The total number of the cited articles within the studied repertoire was 23,125 giving an average citation count of 21 per article. The article “Legionnaire Disease: description of an epidemic of pneumonia” published by New England Journal of Medicine was the most cited article. On critical analysis, it is quite ironic that an article devoted to epidemiology of Legionaires disease made the highest number of citation on Lassa fever study analysis. These citations emanated from a two-line sentence from the author summary of the article referring to discovery of Lassa fever and Ebola made possible via epidemiology investigations. This scenario is one of those limitations of citations as a bibliometric impact parameter. The wide circulation of the journal may have leveraged it to achieve same at the cost of content relating to the topic in question. The second most cited article was an article on clinical trial on the effectiveness of ribavirin in preventing mortality in Lassa fever also published by New England of Medicine. This goes further to buttress how active the journal is as well as justify the high impact factor of the journal (55.5). The third and fourth articles were on cellular receptors of Lassa fever virus and social and environmental risk factors in the emergence of infectious diseases. It is worthy of note that McCormick is the author of the second, and tenth articles as well as the most productive author. Only one of the journals (New England Journal of Medicine) is an open access journal (with 6 months embargo). The others (Science, Nature Medicine, Critical Reviews in Microbiology, Journal of Infectious Diseases, Proceedings of the National Academy of Sciences of the United States of America and Current Topics in Microbiology and Immunology) are toll access journals while Reviews in Infections Disease is hybrid. These journals were all well-established journals. This shows that open access and toll access are uniformly favored in citation for well-established journals, but the impact tend to peak when such established journal is open access as in the case of New England Journal of Medicine.
However, this study contains some limitations which are inherent in bibliometric analysis. This study includes papers from SCOPUS database. The criteria set by the databases themselves determine the subsequent development of the studied materials . We might have excluded papers on Lassa fever if the authors have not put our study inclusion descriptors in the titles or as key words. More so, local journals that are not indexed in SCOPUS during the study period were also not included in our study.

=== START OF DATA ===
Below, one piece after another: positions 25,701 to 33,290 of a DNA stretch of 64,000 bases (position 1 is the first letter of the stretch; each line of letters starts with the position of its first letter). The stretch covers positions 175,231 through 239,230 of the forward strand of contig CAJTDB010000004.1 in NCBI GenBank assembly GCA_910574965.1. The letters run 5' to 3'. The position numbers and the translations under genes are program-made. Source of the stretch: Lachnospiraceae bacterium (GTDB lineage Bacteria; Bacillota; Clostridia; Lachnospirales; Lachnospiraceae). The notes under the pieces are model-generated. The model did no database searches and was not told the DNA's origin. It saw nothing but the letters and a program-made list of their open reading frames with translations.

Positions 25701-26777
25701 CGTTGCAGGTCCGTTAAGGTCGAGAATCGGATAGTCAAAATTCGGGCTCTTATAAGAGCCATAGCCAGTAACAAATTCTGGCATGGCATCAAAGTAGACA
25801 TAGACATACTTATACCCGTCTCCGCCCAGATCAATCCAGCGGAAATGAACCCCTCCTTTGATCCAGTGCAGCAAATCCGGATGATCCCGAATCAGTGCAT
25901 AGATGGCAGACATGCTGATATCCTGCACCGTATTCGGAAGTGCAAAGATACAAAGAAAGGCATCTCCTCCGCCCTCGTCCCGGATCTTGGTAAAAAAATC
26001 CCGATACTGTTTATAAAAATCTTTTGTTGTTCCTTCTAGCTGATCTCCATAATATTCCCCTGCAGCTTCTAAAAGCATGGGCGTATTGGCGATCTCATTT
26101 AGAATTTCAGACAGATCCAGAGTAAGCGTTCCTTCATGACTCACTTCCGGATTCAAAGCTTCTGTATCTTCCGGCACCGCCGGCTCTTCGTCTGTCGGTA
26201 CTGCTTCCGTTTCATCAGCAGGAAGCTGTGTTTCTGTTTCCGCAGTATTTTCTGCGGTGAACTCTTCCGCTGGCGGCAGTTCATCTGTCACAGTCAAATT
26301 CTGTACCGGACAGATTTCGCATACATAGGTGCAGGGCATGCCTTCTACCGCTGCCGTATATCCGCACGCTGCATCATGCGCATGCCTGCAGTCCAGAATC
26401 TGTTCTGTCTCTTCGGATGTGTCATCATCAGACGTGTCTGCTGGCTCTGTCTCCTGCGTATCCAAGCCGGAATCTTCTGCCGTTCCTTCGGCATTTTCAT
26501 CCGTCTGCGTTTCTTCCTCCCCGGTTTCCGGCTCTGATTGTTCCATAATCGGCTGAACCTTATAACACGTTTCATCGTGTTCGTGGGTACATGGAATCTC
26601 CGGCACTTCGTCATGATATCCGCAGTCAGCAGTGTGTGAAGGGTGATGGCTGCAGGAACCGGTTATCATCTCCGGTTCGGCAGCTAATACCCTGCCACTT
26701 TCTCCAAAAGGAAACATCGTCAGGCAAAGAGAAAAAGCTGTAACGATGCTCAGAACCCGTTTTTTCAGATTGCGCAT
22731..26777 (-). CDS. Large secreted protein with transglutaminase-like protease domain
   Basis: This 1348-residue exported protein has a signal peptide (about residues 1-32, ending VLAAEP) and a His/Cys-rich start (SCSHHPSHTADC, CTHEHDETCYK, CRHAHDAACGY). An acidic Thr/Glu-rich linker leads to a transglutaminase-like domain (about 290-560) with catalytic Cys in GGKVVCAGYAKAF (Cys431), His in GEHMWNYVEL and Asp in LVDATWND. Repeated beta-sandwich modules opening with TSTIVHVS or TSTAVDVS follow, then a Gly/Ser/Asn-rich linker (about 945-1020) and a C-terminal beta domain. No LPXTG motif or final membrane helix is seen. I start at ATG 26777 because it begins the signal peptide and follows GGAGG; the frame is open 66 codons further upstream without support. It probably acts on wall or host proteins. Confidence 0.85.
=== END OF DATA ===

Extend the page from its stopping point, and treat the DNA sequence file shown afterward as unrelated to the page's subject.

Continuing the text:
Despite the above named limitations, this study has been able to illuminate on the characteristics of Lassa fever research output from 1970 to 2017. There is a slow growth in research activities related to Lassa fever from 1970 to 2017. This research demonstrated that the growth of Lassa fever related literature favors a linear path rather than exponential unlike other biomedical fields. The bulk of publications in the field of Lassa fever research are published by high income countries such as the United States of America and United Kingdom. This study showed that majority of the most productive institutions were resident in the USA. Bulk of the articles were produced by very few of the participating authors. Thus, this study provides a helpful reference for medical virologists, epidemiologist, policy decision makers, academics and Lassa fever researchers.
Journal citation report
Science citation index
Social network analysis
Sensorineural hearing loss
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Okoroiwu, H.U., López-Muñoz, F. & Povedano-Montero, F.J. Bibliometric analysis of global Lassa fever research (1970–2017): a 47 – year study. BMC Infect Dis 18, 639 (2018). https://doi.org/10.1186/s12879-018-3526-6